Climbing in Canada rocks and we all celebrate it for different reasons. From the west to the east coast, our country is full of amazing people, world-class stone and unique-to-Canada climbing. Where ever you are this Canada Day, whether inside or outside of the country, be sure to raise a glass after your session to all those great people and times you’ve had because of Canada.

Here is the editorial from Gripped Aug/Sept. 2013, a note on Canadian climbing:

Happy to be Here

Gripped is a magazine for Canadians. Its glossy format and Canadian content has been a good match for the rhythms and movements of Canadian climbers. David Chaundy-Smart and Sam Cohen started the publication in 1999. Searching for a name they considered Canadian Climber, Vertical Moose and The Vertical Beaver. Indeed, my life would be different if I was the editor of The Vertical Beaver.

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My first time rock climbing was at Of Rock and Chalk in Newmarket, Ontario, during Gripped’s debut month, October, 1999. Now, 14 years later, I am honoured with the opportunity, as Gripped’s editor, to represent the Canada I know, and the Canada I am yet to know.

Climbing in Canada is about many things: trips to Skaha, sleeping in down sleeping bags, huddling around fires after sessions, wading canyon creeks, wearing toques to the crag, hot rocks in chalk bags, winter trips to Spain, ice climbing in Quebec,waiting for the Smoke Bluffs to dry off after rain, bouldering on the south shore of Nova Scotia, experiencing Yamnuska at least once, sport climbing at Nemo, ticks in the spring, mosquitoes in the summer, frosty tips in August, van camping on the Prairies, pockets at Grassi Lakes, avalanches at Back of the Lake, café mornings watching the sun melt the snow off the peaks, screaming barfies on Polar Circus, 5.14s at Acephale, 5.10 on the Chief, adventure climbs in Thunder Bay, au-cheval on Pigeon Spire, new winter ice in Newfoundland fjords, climbing in jeans, early-season pump, brittle-ice, rest days at the park, hard-stone at Val-David, meeting other like-minded Canadians, dreaming of Lotus Flower Tower, ocean-side espresso on the Howe-Sound, late sunsets at Echo Canyon, and when it is all over, sitting back and enjoying a beer, Canadian style. Climbing is my passion. It has been friend and foe, and it will always be there, taking and teaching.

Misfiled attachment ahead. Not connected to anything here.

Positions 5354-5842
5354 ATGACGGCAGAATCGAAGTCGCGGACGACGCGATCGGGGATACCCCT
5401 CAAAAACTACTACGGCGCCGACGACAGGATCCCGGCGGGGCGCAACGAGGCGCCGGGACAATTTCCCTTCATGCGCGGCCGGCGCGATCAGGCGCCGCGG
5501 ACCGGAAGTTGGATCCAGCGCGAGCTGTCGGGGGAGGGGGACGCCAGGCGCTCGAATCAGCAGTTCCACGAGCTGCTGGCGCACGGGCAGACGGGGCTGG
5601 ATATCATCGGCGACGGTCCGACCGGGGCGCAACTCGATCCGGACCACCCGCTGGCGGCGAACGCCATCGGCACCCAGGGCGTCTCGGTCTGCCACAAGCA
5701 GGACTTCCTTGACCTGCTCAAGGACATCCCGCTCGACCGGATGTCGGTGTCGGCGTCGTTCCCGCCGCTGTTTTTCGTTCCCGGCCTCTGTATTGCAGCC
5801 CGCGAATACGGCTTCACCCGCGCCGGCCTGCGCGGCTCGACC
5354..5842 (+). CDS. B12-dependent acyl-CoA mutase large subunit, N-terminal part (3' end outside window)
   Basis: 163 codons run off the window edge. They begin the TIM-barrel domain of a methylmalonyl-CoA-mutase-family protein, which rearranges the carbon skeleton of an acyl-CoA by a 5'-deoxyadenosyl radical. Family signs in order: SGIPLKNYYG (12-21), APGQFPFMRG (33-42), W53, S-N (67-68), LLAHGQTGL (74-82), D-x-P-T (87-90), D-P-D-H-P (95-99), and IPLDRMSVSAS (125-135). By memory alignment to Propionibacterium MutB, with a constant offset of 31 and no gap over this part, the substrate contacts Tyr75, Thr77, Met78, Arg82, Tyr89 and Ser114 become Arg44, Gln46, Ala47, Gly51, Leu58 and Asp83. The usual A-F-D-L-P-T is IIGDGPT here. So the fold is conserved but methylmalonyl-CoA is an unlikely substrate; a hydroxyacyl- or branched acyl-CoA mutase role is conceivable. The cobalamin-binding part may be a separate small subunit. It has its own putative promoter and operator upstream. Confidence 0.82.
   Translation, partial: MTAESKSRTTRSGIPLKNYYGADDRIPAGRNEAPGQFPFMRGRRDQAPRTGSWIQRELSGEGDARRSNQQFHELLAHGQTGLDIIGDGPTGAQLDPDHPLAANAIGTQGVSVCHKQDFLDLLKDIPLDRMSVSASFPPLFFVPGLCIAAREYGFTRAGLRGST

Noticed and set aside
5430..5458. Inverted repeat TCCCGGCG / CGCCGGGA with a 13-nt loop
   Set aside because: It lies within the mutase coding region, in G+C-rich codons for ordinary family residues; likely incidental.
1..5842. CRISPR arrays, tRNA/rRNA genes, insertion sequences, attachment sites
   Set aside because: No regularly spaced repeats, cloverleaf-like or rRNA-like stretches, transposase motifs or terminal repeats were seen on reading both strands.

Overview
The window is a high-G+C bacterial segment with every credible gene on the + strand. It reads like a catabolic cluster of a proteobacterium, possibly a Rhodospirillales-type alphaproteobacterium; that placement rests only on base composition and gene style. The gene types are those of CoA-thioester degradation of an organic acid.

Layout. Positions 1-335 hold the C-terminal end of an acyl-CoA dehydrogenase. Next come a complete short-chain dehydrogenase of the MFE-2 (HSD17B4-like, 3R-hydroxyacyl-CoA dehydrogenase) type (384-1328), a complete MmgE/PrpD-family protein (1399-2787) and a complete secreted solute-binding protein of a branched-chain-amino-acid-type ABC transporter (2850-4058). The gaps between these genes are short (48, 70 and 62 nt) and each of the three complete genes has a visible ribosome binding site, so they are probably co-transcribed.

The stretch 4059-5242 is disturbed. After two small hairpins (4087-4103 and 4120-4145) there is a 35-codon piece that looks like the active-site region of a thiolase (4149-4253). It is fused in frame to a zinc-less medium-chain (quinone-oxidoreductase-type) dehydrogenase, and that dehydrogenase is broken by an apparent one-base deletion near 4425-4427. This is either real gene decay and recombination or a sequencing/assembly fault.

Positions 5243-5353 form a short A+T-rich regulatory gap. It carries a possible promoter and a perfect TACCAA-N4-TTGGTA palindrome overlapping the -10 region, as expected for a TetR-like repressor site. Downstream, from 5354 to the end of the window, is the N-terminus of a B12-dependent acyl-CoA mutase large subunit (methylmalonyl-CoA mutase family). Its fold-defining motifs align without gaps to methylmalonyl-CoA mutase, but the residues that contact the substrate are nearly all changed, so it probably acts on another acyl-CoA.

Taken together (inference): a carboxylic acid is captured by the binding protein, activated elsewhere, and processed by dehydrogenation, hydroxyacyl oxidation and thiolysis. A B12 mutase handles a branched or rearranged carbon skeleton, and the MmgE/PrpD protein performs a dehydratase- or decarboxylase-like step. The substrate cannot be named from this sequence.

I have been lucky to have climbed with legends such as Jim Elzinga, Urs Kallen, Barry Blanchard and Tim Auger. When I climbed with Sonnie Trotter and Tommy Caldwell, I understood why they are two of North America’s best climbers; their strength on the rock is reflected by their respect for each other and the route. Belaying Will Gadd, in minus 30 degrees Celsius, in a howling snow storm, 200 m off the ground, he yelled “Hell Yeah!,” and I discovered how Canada’s best ice climber succeeds, accepting the risk and managing his fear. When I climb new alpine routes in the Rockies with old friends like Will Meinen, I am reminded why I began climbing in the first place, to have fun in wild places. When I took my mother climbing for her first time and saw her overcome her fear of heights I realized the power climbing has on the psyche, but not before she yelled, “Brandon, let me down, NOW!” And when climbing took my friends, I asked why?

A friend and mentor of mine, Derrik Patola, is a father, adventurer and climber, who lives in Thunder Bay, Ont. Against a number of life obstacles Patola has remained humble and positive, once saying, “If they are calling for 80 per cent chance of showers; that is still 20 per cent chance of sunshine!” I hope as editor of Gripped I meet others who share similar goals to Patola: to have fun and enjoy life by simple means, in the pursuit of memorable ascents and rewarding experiences.

I am thrilled and excited about being the editor of Canada’s climbing magazine and hope you enjoy the experience. Every climber has a story to tell, and it is our job at Gripped to share those stories with you, the reader. I hope these stories leave you dreaming.-Brandon Pullan


Canada Flag on Ha Ling in the Rockies Photo Tim Banfield